As you gear up to go sledding this winter, be cautious. According to the Mayo Clinic, about 25,000 children go to the emergency room each year for sledding-related injuries. Help keep your kids safe with these tips:
Choose a safe sled
Look for the following:
- A steering mechanism and brakes.
- No sharp edges, cracks or missing parts.
- A true sled, not substitutes like lunch trays, cardboard boxes or garbage can lids.
Help keep your kids safe and warm with:
- Multiple layers of wind- and water-resistant clothing.
- Helmets, which can greatly reduce the chance of head injuries.
- No clothing with drawstrings or scarves, which can risk strangulation. If you feel a scarf is essential, tuck the ends tightly into a coat, or opt for a neck gaiter or mask that covers the face and neck.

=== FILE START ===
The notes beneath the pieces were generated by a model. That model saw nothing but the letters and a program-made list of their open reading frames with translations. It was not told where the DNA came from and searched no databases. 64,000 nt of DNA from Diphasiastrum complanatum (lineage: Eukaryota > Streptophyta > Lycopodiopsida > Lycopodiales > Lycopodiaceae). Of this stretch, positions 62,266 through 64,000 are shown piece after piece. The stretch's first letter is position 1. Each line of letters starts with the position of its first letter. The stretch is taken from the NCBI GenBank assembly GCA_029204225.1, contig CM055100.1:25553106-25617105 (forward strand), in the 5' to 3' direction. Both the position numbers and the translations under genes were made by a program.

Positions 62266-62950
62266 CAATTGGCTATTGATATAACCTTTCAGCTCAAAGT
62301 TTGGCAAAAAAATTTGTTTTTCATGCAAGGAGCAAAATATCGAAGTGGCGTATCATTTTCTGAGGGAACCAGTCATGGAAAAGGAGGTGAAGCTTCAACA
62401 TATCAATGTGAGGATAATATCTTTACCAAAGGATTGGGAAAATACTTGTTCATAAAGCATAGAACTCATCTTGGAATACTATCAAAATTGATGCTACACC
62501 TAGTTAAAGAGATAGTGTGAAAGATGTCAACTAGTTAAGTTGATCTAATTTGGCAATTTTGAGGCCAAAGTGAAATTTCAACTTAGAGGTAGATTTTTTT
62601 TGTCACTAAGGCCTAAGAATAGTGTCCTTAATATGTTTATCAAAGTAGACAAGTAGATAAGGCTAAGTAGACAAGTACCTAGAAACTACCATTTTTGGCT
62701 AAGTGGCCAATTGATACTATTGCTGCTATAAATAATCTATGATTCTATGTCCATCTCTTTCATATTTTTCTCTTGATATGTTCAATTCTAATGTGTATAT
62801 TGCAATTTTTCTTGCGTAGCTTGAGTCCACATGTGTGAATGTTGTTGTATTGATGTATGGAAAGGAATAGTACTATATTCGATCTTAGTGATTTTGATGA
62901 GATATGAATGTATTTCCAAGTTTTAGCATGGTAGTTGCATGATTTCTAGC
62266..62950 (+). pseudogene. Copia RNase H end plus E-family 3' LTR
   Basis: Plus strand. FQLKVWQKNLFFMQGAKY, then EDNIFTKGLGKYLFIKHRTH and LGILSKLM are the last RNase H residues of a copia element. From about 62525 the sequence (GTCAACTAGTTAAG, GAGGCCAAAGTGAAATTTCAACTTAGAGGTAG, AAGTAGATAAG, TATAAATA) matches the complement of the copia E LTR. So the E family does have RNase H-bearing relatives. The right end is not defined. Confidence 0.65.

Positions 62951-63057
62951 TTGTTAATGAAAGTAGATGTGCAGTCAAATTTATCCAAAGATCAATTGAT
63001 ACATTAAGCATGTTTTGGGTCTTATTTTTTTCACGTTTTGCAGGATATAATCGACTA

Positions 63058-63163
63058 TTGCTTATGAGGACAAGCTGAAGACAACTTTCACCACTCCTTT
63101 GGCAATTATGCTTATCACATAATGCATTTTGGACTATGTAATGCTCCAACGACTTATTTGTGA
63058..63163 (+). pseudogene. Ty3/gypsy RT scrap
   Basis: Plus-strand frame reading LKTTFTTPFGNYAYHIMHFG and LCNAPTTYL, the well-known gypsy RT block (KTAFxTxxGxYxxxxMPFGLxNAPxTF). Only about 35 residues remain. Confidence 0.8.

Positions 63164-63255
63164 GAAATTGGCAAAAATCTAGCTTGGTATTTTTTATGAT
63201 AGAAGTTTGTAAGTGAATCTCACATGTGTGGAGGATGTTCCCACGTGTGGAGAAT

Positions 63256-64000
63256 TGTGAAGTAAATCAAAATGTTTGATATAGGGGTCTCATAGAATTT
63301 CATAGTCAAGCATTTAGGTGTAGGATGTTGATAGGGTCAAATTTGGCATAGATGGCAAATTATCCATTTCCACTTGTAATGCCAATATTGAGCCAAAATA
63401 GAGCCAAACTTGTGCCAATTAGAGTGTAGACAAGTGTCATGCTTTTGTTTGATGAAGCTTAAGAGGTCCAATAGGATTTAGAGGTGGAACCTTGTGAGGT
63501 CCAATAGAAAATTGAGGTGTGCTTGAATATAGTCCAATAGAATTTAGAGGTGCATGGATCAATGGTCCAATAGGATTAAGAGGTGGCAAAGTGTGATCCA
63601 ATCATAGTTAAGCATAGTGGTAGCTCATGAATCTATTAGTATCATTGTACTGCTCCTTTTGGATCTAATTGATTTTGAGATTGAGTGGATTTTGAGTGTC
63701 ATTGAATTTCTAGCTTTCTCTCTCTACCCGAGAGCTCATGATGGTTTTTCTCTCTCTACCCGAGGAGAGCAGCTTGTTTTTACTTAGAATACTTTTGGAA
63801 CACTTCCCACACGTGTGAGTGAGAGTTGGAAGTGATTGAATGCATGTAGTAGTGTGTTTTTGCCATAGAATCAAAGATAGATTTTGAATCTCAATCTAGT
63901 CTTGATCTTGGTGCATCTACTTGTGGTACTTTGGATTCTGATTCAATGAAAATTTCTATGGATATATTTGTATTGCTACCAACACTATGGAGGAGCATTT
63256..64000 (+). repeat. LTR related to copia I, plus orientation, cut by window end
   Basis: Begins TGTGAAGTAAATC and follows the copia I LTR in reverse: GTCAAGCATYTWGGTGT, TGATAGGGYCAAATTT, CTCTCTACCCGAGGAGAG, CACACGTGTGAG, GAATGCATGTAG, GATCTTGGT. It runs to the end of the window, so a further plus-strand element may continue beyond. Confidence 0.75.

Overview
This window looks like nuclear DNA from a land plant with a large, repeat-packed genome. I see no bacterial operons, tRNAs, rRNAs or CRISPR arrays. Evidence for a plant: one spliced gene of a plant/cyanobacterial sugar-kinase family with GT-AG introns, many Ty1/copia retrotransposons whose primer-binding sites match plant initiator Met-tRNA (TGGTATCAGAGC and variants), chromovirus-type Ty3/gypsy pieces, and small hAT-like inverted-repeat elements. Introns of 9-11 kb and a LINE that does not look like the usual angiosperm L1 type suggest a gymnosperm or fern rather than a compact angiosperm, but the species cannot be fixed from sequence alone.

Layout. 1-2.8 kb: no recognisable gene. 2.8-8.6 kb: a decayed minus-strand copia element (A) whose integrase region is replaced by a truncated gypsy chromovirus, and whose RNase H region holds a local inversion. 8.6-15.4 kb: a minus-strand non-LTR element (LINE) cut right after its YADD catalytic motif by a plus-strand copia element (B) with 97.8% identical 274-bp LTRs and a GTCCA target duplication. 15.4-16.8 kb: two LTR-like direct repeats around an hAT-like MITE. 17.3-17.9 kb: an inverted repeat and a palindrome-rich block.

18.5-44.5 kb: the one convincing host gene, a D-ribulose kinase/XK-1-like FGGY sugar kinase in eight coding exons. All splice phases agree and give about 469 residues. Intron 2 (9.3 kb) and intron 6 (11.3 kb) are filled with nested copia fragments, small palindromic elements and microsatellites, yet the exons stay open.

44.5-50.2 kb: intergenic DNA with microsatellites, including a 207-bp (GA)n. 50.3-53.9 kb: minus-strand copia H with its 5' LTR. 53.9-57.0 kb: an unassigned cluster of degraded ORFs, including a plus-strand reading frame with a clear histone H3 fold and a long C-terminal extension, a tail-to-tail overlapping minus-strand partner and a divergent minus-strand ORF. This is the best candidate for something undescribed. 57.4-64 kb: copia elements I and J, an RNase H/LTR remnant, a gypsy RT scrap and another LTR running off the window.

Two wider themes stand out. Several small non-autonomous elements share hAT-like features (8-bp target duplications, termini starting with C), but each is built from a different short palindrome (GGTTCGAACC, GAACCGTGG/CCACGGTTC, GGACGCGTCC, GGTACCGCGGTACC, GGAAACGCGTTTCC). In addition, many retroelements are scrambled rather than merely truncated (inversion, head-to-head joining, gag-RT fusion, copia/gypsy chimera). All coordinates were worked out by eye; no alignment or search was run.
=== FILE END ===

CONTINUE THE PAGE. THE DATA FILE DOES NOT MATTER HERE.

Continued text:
Find a safe sledding hill
Look for a spot:
- Away from busy roads.
- With a long, flat area at the bottom for stopping.
- Free from hazards and obstacles, such as trees, fences, ponds, rocks, poles and bare spots.
- Covered in snow, not ice — icy slopes make it hard to steer or stop safely.
According to the American Association of Orthopedic Surgeons, 71% of all sledding injuries occur without adult supervision.
Keep an eye on all kids younger than 12 and hop on the sled with any kids younger than 5.
Sled with caution
Teach your kids these sledding safety tips:
- Always sled sitting up and facing forward — never headfirst, facing backward or standing.
- Go down the hill one at a time to avoid collisions.
- Never ride a sled being pulled by a moving vehicle.
- Keep arms and legs inside the sled at all times.
- Walk up the side of the hill.
- Don't cut off or run into others.